A stencil buffer 807 is coupled to the graphics update controller 801 via a data bus 826 and an address and control bus 825; the stencil buffer 807 represents an additional memory buffer, which is similar to the Z buffer and which is updated and refreshed using conventional memory control circuitry by the ALU and control unit 811. It should be noted that while the stencil buffer is shown separate from the Z buffer, it could be a separately addressable part of the Z buffer, thereby allowing simultaneous reading of the old Z value and the old stencil value for a particular memory location corresponding to the currently processed pixel location. As with prior art graphics update controllers, the graphics update controller 801 uses conventional, well known memory refresh and video refresh techniques to refresh the Z buffer and the frame buffer (if they are dynamic random access devices) and to refresh the video display device respectively.
As shown in FIG. 8, the frame buffer 803 is implemented using memory devices which have dual ports in order to permit writing of data into one port and to read out data (display information) to the video display device through another port. The memory 817 provides a scratch pad memory to receive values and hold them for the ALU and control unit 811 and may also contain program storage for operating the ALU and control unit 811. Thus, for example the commands and graphics data from the CPU may be temporarily stored in memory 817 while the ALU in control unit 811 is busy executing other operations. Further details of the graphics display system and update controller 801 may be found in the '266 patent cited above and U.S. Pat. No. 4,951,232. Using such technology hardware, the present invention can generate 15-20 images per second for the scene of FIG. 1, which is fast enough to allow the viewer to interactively move around in the scene. This is not possible using conventional ray-tracing techniques.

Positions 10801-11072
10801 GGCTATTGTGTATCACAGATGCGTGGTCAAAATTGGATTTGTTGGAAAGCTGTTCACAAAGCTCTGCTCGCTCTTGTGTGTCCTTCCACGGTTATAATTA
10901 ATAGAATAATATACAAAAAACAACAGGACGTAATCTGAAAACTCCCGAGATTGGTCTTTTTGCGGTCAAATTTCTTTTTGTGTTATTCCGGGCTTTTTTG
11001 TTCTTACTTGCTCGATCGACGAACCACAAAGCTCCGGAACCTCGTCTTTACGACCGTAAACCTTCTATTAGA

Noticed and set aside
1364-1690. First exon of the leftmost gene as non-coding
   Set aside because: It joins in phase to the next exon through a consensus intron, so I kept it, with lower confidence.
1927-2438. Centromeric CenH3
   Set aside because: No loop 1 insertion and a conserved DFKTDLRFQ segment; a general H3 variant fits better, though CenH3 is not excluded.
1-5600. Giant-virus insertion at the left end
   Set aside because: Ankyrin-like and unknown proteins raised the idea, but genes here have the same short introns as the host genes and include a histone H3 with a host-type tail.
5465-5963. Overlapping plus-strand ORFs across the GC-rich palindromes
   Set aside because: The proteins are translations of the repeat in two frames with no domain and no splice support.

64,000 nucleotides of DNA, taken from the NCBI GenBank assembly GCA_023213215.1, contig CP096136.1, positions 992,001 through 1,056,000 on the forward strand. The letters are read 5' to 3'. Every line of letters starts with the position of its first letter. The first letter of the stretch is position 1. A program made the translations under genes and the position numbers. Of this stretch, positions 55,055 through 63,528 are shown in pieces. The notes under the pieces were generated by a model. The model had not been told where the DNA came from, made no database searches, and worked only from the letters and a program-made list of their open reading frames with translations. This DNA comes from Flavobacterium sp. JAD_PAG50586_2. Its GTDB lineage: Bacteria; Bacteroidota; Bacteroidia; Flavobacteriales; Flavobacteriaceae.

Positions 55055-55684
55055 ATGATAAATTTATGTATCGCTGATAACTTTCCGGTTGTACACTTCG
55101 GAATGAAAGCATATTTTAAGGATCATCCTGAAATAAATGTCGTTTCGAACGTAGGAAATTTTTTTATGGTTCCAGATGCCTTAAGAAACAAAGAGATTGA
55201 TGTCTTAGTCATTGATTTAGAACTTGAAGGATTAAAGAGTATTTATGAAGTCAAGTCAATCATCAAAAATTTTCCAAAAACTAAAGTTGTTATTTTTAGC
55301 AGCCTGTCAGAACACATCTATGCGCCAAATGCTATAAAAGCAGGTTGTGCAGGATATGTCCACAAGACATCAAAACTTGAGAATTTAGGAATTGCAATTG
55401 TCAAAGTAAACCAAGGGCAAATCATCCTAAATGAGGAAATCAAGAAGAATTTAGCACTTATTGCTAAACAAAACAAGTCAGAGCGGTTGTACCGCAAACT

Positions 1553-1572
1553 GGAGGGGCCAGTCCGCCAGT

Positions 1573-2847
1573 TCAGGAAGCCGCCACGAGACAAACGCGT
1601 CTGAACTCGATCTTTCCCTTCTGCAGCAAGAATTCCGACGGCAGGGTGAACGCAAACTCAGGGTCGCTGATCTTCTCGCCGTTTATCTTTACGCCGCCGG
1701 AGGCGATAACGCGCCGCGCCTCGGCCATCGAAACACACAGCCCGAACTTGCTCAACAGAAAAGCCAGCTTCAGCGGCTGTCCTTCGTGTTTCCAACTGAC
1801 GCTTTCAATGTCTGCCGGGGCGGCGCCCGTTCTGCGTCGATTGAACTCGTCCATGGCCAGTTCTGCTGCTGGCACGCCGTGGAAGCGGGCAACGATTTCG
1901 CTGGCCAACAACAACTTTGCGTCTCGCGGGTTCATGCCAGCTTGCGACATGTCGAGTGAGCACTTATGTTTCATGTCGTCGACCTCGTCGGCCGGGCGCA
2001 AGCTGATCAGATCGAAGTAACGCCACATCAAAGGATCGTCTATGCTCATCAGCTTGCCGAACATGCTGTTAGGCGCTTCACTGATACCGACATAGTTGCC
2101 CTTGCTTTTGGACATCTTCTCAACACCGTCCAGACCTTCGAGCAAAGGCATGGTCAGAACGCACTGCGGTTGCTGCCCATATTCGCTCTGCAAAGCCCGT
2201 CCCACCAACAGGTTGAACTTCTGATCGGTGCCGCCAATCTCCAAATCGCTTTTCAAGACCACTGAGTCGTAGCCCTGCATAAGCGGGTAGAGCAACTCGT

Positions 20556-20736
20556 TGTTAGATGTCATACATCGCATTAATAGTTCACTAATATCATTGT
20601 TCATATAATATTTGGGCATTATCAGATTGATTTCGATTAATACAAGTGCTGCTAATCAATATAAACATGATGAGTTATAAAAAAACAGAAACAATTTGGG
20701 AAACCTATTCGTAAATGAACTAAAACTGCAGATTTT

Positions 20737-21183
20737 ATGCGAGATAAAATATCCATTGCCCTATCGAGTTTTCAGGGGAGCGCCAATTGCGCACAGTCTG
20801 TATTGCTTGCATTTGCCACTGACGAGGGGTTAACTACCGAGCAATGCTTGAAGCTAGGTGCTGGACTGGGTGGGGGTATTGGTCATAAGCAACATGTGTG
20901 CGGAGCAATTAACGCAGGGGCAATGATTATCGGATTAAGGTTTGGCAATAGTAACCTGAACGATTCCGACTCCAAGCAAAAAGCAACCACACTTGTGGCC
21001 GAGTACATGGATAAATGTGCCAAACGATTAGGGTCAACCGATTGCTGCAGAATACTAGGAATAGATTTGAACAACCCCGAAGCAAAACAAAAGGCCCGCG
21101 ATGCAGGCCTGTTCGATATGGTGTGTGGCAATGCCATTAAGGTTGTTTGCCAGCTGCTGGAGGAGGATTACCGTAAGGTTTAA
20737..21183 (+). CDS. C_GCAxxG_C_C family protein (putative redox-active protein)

While various embodiments of the present invention have been described above, it should be understood that they have been presented by way of example, and not limitation. It will be apparent to persons skilled in the relevant art that various changes in form and detail can be made therein without departing from the spirit and scope of the invention. Thus the present invention should not be limited by any of the above-described exemplary embodiments, but should be defined only in accordance with the following claims and their equivalents. All cited patent documents and publications in the above description are incorporated herein by reference.
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|Jul 2, 1996||AS||Assignment|